Undergraduate Blog / Defining Your Babson

Inspired by Harvard’s Intercollegiate Business Convention

Post by Alice Zuo ’16

“When I think about my ups and downs, I think about my humble beginnings.” This line, taken from Denise Broady’s IBC Talk, resonated deeply with me, as her story about her mother’s escape from Vietnam to the United States almost paralleled my parents’ struggles with migrating from China. Denise was one among many speakers and panelists who were present at this year’s Intercollegiate Business Convention, sponsored by Harvard Undergraduate Women in Business. Held on Saturday, October 17, at Boston’s Hynes Convention Center, the IBC celebrated its 11th anniversary this year with a host of inspirational speakers, motivating panelists, and a network of ambitious collegiate women.

We prepared for the day by waking up bright and early – though “bright” isn’t necessarily the right word, as the sun hadn’t quite woken up at 5:30 AM – and piling into our respective Ubers, in hopes of beating the registration rush. When waiting for the formalities to begin, I talked to some of the ladies sitting near me and realized how far some of these individuals traveled for the conference – many commuted cross-country, from Chicago and Minnesota and even California, but some others had actually traveled abroad just for this weekend. I had the pleasure of meeting women from the United Kingdom, Australia, and Singapore, and was absolutely blown away by their drive to learn and motivation to succeed.

After the opening and introduction, our first keynote speaker was Jeanne Jackson, the President of Product and Merchandising at Nike, Inc. She spoke on the obstacles, both visible and invisible, that women constantly face in the workplace, and how to overcome them effectively, professionally, and respectfully. She was followed by Denise Broady, from SAP, and Katya Andresen, from Cricket Media and Network for Good, in a series of talks similar to the TEDx series – IBC Talks. One line from Katya’s talk that especially rang true for me was when she was discussing her failures as both a mom and a professional: “The universe serves up a lot of second chances if you can learn from failure.” At a fast-paced school like Babson, where so many students seem to be on their own defined path to success, I find it extremely easy for me – and for those around me – to become overwhelmed by self-defined failures and shortcomings. But to hear that Denise, Katya, and all the other powerful women who took the stage had all hit their rock bottom not just once but several times throughout their lifetime, and had managed to persevere and rise so high to be able to relay their personal story onstage at such an esteemed conference, gave all the women in the room renewed hope and passion to pursue their dreams, regardless of size or distance.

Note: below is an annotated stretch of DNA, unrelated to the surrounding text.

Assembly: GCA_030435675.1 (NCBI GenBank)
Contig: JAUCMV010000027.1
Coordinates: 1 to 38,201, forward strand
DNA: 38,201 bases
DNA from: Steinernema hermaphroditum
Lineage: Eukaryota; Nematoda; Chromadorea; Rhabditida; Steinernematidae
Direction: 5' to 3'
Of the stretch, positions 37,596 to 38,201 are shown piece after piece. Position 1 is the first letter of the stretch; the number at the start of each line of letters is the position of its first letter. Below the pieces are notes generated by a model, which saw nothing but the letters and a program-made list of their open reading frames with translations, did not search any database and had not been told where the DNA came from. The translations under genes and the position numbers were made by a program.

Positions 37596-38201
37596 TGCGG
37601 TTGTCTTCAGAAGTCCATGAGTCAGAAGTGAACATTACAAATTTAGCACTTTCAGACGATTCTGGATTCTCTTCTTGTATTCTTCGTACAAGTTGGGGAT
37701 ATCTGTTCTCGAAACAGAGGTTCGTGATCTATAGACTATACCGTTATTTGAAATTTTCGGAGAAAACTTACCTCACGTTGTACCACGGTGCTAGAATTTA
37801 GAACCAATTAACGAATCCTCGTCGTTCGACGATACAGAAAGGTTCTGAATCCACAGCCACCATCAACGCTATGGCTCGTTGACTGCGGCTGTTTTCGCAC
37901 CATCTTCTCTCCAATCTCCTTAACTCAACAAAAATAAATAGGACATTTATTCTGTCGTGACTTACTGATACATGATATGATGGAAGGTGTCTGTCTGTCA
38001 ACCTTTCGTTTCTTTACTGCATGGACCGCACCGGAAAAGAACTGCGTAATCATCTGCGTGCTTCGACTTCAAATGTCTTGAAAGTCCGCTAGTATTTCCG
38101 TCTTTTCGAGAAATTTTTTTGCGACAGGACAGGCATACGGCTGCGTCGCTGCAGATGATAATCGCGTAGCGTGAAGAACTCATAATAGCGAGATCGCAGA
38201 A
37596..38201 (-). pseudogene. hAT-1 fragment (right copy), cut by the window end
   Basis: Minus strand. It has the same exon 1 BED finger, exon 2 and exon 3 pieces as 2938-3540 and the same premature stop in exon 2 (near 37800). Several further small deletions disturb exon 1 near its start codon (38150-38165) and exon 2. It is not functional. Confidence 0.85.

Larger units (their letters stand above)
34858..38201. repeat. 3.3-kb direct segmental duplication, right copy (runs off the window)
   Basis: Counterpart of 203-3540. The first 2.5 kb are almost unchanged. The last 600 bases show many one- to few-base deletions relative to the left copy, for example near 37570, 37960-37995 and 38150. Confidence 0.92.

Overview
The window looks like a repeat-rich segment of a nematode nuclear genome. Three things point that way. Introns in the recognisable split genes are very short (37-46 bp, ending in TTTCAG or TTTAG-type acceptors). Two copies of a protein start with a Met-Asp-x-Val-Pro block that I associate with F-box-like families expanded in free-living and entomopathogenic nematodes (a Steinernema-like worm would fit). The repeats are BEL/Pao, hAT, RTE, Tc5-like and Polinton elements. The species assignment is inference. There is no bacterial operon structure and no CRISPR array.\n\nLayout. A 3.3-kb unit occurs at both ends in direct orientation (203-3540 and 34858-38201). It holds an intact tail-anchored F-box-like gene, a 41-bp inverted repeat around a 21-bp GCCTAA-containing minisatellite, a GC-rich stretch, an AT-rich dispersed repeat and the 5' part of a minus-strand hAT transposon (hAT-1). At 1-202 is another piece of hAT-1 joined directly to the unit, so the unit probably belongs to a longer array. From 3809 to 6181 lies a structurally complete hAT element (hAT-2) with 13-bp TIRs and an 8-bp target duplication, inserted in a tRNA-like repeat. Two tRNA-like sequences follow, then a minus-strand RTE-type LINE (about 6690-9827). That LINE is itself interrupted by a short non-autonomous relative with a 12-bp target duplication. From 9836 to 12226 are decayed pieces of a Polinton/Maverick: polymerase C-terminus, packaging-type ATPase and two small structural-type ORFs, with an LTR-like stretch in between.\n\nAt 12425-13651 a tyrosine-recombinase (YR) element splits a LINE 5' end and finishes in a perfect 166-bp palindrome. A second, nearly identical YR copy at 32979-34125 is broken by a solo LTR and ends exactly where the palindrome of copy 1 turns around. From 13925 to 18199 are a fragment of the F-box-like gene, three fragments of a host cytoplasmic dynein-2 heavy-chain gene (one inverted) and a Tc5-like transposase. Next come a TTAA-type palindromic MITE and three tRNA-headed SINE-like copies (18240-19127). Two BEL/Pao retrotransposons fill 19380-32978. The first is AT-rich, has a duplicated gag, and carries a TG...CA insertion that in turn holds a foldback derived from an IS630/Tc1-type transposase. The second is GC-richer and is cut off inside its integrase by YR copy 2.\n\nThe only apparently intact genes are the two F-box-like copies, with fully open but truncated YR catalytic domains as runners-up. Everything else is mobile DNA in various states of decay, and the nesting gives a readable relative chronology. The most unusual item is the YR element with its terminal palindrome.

The last speaker at the conference was Rosalind Brewer, the President and CEO of Walmart and Sam’s Club. One of the most powerful and influential businesswomen in the world, Rosalind effortlessly drew in the attention of the entire ballroom with her grace, intelligence, and unquestionable sense of self. Her parting words to us summarized what the entire conference revolved around: the beauty and power of women, and the immeasurable ways both are often underestimated. For the women – and few men – that attended the conference last month, it served as an anchor of confidence and renewed motivation in our journey to success, as well as a reminder of the existing stigmas against women in the workplace, and how to inspire and work with women to eliminate them.

The conference also opened up our network to those around the globe, from New York to Montreal to London to Sydney, and to a host of new individuals who we would have never met otherwise. Whether it was the aspiring British tech entrepreneur I sat next to at lunch or the former policewoman I met during my media breakout session, every individual I had the pleasure to meet played a crucial part in my experience. The IBC is definitely something I would recommend to everyone – students, alumni, women, men, and everyone in between. Thanks to the Undergraduate Professional Accelerator Fund for the opportunity to attend this amazing event.